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Eur Respir J. 2000 Jul;16(1):81-5.

Prevalence of wheeze during childhood: retrospective and prospective assessment.

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Dept of Child Health, Leicester University and Leicestershire and Rutland Healthcare Trust, UK.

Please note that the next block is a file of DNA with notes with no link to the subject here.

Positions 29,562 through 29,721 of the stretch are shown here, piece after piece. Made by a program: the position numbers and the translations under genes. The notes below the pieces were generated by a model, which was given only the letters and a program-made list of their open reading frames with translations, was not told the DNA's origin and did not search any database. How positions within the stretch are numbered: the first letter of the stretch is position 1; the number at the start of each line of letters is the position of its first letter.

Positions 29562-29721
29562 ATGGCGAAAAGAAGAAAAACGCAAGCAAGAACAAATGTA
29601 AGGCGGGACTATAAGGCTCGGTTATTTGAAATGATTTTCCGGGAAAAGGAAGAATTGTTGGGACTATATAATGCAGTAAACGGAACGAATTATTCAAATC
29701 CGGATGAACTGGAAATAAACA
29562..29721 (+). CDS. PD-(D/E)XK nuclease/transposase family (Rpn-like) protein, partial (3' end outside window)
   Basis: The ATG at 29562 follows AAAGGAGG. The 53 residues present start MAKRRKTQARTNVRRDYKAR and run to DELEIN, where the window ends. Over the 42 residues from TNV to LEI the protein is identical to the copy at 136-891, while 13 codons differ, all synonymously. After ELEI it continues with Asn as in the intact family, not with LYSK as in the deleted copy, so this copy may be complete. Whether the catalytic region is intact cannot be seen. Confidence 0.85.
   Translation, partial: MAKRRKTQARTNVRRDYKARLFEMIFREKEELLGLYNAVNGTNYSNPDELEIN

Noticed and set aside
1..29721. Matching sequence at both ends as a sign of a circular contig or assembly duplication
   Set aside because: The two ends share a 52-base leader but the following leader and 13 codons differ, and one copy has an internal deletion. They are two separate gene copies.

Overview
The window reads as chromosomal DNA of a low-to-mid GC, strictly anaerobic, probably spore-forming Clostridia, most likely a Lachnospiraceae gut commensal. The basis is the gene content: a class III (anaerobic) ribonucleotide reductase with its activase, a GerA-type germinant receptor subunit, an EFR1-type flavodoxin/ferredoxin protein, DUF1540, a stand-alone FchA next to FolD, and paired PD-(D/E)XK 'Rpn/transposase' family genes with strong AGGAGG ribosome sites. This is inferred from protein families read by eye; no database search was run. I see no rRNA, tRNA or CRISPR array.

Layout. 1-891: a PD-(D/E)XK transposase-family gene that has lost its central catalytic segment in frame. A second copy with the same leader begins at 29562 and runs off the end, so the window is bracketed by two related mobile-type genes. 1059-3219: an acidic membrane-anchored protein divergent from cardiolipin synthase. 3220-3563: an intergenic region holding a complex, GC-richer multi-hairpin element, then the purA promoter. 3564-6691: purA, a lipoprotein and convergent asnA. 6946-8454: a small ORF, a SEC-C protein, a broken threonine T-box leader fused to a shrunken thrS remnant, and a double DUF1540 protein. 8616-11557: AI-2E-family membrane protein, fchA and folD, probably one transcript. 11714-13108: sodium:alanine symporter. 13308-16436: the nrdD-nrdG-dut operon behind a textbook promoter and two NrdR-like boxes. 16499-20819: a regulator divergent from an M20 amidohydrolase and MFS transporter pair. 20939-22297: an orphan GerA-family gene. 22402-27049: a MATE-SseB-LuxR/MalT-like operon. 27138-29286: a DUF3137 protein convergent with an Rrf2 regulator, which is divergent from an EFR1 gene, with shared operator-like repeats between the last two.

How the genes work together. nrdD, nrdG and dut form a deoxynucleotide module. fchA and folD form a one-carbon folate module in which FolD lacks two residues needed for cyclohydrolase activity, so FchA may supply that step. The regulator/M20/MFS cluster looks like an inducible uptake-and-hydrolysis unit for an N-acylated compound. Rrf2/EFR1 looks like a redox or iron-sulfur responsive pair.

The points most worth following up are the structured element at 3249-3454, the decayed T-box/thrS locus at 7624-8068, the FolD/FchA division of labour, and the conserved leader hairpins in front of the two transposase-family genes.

The question "Has your child ever had wheezing or whistling in the chest at any time in the past?" is a simple and widely used proxy measure for the lifetime prevalence of asthma. Our aim was to test its validity in a longitudinal survey, comparing retrospective recall with prospective assessment of lifetime prevalence. A population-based cohort of 1,422 children, surveyed twice previously, was studied again at age 8-13 yrs by postal questionnaire using standardized questions from the International Study of Asthma and Allergies in Childhood (ISAAC). Of those traced (1,190) questionnaires were returned by 89%. The prevalence of current wheeze was higher than in the previous surveys (20.5% versus 12.4% and 12.5%). Reported "wheeze ever" increased significantly from survey 1 (15.6%) to survey 2 (22.4%) and survey 3 (39.2%) and was very similar to the cumulative lifetime prevalence assessed prospectively over three surveys (42.8%). The retrospective question had a good negative predictive value (97%) and a reasonable positive predictive value (65%) compared to prospective assessment. Children reporting "wheeze ever" (but not current wheeze) in surveys 1 and 2 had at survey 3 an asthma prevalence higher than never-wheezers but lower than current-wheezers. It is concluded that retrospective recall of wheeze at age 8-13 yrs is a valid proxy measure for the lifetime prevalence of wheeze.

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